Thanks 🙏 to Neil Shephard for checking though this!
Research Software Engineers are often not much better at actually writing code than any other researcher, we just know a lot of cheats, shortcuts and ways to automate things. I’m going to risk the wrath of my fellow engineers and share some of these here. They will mean you can work a bit faster, but mostly will stop you throwing code away when you come back to it after a few months and can’t figure out what the flip it’s supposed to do.
Often a programming language gives you a choice of how to format your code. Do you use single or double quotes? Spread long lines over several lines using a separator? Where you you split these? Empty line before a function definition? Consistently formatted code is easier to read and will save you time when you come back to it. An auto-formatting tool will take care of this. In Python, where formatting choices abound, black is this tool. I’ve not used it but formatR seems to be a close R equivalent. Most popular IDEs such as VSCode, PyCharm (and less popular ones such as Emacs) include plugins and extensions to apply formatting automatically when saving files.
People tell me they write “bad code”. I think they generally underestimate their abilities, but this is a little beside the point. There are good and bad practises when coding - a function with 27 input variables named
a2, etc. is not likely to be good practise in any language. You probably know this. But there are hundreds of bad practises and no-one can even remember them all! Probably. So we have tools to automatically check code for these. pylint is a good choice in Python, and R has lintR. Use these and your code will be easier to read and maintain. You may even prevent some bugs!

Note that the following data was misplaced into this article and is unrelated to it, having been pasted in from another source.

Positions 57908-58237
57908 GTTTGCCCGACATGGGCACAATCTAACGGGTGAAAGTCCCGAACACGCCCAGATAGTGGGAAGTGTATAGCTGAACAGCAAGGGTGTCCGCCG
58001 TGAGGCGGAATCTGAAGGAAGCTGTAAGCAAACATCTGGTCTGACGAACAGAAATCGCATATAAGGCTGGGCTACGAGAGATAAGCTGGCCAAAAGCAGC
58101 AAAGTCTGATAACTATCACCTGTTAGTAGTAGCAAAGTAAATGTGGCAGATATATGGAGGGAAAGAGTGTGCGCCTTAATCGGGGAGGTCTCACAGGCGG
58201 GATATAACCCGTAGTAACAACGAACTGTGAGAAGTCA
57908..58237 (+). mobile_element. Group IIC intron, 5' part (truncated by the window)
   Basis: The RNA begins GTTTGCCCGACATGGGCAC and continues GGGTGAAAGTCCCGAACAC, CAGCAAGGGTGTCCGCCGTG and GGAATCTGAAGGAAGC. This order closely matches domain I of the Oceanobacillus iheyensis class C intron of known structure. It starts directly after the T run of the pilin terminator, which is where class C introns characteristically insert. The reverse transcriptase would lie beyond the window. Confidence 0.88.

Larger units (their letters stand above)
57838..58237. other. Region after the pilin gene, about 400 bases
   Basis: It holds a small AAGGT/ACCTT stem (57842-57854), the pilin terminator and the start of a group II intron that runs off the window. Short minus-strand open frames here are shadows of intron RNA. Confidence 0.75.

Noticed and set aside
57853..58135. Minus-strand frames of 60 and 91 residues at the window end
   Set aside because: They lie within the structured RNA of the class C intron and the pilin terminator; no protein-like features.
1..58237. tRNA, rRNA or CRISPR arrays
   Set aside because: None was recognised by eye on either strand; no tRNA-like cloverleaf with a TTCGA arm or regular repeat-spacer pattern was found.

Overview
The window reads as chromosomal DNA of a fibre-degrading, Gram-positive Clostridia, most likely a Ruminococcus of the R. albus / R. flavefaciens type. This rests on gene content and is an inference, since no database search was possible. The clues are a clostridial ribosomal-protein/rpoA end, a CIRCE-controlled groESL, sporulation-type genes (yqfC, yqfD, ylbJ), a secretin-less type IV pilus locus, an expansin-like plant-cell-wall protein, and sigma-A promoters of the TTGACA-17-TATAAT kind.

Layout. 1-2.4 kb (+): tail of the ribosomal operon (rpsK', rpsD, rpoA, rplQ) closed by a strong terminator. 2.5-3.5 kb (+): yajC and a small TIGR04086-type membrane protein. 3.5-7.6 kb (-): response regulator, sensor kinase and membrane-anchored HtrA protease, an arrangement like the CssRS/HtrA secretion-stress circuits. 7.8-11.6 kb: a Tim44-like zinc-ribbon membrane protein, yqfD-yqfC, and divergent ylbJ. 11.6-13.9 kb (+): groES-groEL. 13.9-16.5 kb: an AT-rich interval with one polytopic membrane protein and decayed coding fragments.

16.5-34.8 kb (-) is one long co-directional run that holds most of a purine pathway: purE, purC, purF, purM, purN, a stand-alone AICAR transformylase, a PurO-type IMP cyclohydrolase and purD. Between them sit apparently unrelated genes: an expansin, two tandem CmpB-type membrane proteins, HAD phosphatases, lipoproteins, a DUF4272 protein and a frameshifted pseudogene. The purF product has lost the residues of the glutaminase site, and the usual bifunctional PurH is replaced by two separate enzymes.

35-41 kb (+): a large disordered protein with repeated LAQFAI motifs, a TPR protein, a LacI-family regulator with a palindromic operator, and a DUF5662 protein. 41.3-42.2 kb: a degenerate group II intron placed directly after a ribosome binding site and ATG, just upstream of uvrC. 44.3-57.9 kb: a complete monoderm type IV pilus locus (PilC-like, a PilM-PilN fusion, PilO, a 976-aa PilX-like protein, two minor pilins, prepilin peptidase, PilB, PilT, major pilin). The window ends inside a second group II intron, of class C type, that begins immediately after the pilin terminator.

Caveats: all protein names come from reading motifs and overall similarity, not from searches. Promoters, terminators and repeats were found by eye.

Software tests can be extremely unpalatable to researchers. I can see why - you have to select and learn a “test framework”, then maybe end up writing more test code than actual code and start having to worry about “coverage”. However, it’s not all or nothing. A single regression test can make a huge difference. This just tests that for a given input, you get a given output. So if you change some bit of code that you haven’t looked at for 6 months to try and make things run faster, this test will tell you if your results have changed. I bet you’re doing this anyway without automation and without being 100% sure what the results were last time. Aren’t you? Automating this in Python with pytest (this extension also helps: pytest-regtest) or the R package testthat (not that I’ve used the latter) means that the anxiety about code producing the wrong results (which you might be presenting at a conference next week) goes away. You may then find you see the value of unit tests which will tell you where things have gone wrong.
git is intimidating and uses wild terminology like “fetch” and “pull” which do different things. However, it is the best way to keep track of which version of your code is current, which version you shared with your collaborator, which version produced the results in your poster. It doesn’t have to be used in a complicated way with multiple contributors and “branches” and “forks” and “releases” and such. All that’s really needed is to make the folder with your code in a repository and use “commit” regularly to log changes with little messages. You can then go back to any of these points. If the command line isn’t your jam VSCode and RStudio have nice git integration, and GitKraken is a good stand alone tool.
If you’re in a position to have your code backed up to a site like GitHub or Gitlab, you can automate running checks and tests on your code every time you upload changes. This is “Continuous Integration” and is set up on GitHub by adding a small file to your repository that specifies what checks to run. This example is probably a bit more complex than it needs to be for a Python project, but I think it’s still fairly easy to see what’s going on.
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